The National Institute of Policy and Strategic Studies [NIPSS] has asked President Muhammadu Buhari-led Federal Government to repeal the National Health Insurance [NHIS] Act and replace it with the National Health Insurance Commission Bill.
NIPSS representative, Muhammed Gumi, made the call during the third National Summit on Legislative Network for Universal Health Coverage.
The programme was organized by the National Assembly with the support of development Research and Projects Centre, under the Partnership for Advocacy in child and family health at scale in Abuja on Thursday.
SPeaking, Mr. Gumi said that replacing NHIS Act with the National Health Insurance Commission Bill will make healthcare delivery in Nigeria more flexible and will accommodate all citizens.
President Buhari had asked NIPSS to study healthcare delivery as the case study for the 2019 Senior Executive Course 41 of the National Institute with the theme “Finding Solutions to Funding Universal Healthcare Delivery in Nigeria.”
Gumi disclosed that one of the major findings of the one year study is that adequate funding is a critical catalyst for boosting access to quality healthcare to all citizens.
According to him, virtually all the countries visited during the study spend greater proportion of their budget on health in addition to putting in place effective policy frameworks and institutional mechanisms for utilization and oversight.
“It is important to acknowledge the prevailing fiscal environment in Nigeria and competing demands on limited resources at the disposal of the government, however, poor budgetary allocation to health, inadequate and untimely disbursement, absence of risk protection, fragmentation and duplication of funding pools resulting in inequitable access to quality healthcare services leaving the socio-economically disadvantaged and vulnerable groups excluded, and other barriers are weak monitoring and financial tracking mechanisms leading to leakages of resources are some of the challenges we established is bedeviling healthcare delivery in Nigeria,” he said.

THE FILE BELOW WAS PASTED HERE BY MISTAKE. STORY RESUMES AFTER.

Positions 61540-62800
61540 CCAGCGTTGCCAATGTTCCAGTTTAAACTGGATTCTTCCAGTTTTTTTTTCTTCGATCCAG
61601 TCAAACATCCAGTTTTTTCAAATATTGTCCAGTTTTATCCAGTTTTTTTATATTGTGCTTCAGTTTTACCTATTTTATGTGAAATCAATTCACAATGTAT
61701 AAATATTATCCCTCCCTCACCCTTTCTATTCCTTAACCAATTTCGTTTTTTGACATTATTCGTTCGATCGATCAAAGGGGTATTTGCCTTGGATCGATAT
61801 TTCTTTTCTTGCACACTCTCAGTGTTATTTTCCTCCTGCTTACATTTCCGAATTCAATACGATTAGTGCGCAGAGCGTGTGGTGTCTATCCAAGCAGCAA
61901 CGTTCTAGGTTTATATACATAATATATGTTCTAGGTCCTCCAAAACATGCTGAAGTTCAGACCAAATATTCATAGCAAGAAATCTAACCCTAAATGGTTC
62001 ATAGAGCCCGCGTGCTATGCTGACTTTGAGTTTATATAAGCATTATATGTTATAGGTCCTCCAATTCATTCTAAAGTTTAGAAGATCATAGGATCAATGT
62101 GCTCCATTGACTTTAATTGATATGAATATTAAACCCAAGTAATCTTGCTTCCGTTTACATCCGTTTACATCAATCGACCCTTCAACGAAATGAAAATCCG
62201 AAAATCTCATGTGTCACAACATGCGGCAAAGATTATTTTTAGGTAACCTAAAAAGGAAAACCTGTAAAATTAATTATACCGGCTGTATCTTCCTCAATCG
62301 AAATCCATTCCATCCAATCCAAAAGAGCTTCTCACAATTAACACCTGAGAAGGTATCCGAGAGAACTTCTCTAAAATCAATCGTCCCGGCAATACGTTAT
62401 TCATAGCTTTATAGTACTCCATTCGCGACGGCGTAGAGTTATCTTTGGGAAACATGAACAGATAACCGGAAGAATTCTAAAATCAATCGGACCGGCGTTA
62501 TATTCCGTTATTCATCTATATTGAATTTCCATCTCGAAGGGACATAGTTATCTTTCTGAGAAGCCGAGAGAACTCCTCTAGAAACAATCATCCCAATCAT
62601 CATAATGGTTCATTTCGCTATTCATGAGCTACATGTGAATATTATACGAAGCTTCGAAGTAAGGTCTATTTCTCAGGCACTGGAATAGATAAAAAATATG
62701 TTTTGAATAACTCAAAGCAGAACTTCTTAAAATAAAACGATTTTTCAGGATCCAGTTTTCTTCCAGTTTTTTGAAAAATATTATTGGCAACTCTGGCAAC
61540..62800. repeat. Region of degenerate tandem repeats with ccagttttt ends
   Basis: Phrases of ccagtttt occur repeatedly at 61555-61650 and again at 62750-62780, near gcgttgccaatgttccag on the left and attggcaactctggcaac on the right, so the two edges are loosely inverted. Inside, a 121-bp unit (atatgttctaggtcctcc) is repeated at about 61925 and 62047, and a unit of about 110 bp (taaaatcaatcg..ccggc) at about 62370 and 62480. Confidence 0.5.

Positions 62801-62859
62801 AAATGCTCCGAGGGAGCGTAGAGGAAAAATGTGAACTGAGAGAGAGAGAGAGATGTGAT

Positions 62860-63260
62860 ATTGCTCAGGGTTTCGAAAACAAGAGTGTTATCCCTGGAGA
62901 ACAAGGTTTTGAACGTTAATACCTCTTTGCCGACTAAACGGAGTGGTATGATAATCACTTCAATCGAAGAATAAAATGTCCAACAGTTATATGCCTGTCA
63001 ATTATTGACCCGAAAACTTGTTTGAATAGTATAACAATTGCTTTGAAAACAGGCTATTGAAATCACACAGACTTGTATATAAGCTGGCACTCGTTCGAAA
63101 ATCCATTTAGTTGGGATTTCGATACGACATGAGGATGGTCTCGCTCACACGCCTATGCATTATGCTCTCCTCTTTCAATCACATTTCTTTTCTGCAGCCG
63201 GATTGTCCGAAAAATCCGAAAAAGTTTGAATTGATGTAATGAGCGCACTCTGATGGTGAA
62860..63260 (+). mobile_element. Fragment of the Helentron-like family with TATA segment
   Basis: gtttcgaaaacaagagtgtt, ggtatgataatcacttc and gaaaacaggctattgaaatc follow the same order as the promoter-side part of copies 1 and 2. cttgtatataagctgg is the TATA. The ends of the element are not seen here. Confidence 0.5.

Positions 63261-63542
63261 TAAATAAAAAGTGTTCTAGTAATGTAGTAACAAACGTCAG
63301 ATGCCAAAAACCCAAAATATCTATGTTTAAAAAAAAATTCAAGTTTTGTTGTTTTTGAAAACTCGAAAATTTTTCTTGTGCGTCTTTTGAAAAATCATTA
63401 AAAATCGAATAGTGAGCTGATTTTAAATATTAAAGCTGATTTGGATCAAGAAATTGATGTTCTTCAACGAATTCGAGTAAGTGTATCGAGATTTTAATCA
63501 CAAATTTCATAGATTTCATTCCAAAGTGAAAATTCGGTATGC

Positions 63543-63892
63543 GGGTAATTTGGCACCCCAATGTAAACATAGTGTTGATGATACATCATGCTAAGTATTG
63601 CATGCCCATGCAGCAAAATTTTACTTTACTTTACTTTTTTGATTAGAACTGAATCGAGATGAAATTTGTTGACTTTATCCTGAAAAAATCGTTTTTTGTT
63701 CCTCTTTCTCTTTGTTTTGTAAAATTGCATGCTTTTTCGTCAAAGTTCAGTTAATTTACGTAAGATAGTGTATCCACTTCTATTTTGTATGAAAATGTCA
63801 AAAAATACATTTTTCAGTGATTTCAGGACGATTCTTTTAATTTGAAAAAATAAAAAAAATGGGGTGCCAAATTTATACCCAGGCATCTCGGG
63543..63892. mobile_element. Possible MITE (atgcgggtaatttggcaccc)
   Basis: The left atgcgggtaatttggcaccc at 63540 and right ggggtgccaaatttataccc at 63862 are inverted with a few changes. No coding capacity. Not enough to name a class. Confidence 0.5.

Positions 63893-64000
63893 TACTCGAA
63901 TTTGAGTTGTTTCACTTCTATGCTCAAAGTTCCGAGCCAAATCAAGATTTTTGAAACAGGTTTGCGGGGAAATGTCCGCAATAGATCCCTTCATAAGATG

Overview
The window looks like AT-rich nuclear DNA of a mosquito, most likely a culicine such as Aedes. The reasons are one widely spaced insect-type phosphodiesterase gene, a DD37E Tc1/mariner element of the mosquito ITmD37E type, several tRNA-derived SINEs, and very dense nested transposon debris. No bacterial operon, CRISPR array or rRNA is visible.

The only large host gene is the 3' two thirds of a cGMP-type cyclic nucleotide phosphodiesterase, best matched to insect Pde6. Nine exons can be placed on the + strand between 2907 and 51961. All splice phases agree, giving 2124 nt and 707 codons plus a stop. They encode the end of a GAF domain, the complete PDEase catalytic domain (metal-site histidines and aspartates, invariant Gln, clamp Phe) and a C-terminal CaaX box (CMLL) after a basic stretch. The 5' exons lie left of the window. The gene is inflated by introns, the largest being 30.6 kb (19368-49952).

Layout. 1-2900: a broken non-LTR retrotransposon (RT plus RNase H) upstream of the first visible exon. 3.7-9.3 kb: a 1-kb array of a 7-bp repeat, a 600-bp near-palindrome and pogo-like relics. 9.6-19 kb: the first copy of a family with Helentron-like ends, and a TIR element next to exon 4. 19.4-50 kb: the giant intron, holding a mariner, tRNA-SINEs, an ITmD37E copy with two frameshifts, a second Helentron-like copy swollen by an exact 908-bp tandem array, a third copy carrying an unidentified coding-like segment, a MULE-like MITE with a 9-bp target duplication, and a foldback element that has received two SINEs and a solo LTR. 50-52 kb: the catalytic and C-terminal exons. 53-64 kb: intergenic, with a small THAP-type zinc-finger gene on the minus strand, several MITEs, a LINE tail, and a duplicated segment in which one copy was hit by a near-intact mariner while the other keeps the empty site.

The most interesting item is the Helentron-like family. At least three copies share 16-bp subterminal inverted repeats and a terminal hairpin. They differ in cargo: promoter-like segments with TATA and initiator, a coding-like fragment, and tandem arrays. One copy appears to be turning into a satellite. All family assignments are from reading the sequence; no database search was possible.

Mr Gumi, a retired air commodore, further added that the nation’s healthcare delivery system suffers from non-compliance with the payment of negotiated premium by labour, and high Out of Pocket Expenses, OOPE, that remains at 77.4 per cent. He said inadequacy of reliable data compounded by low deployment of ICT in health sector exacerbates the challenge of effective planning and funding of UHCD.
He said poor policy coordination, institutional fragmentation, and weak vertical and horizontal synergy across levels of government, MDAs, military and security establishments, and donors continue to make it difficult for the nation to attain healthy status.
While calling on the president to give serious consideration to convening a special session of the National Council of State to deliberate on the modalities for fast-tracking the attainment of UHCD in Nigeria, NIPSS requested the federal government to consider introducing innovative, efficient, universal, scalable and easily collectible contribution specifically earmarked for health.
“An example is the 1 kobo per second for a maximum of ten minutes per day of all outgoing GSM calls on active mobile phone lines could triple the BHCPF,” he added.
They also asked that the Federation Account Allocation Committee be directed to deduct at source state counterpart funding for BHCPF. A combination of these will increase the pool of resources to implement the key components of Universal Healthcare Coverage in Nigeria.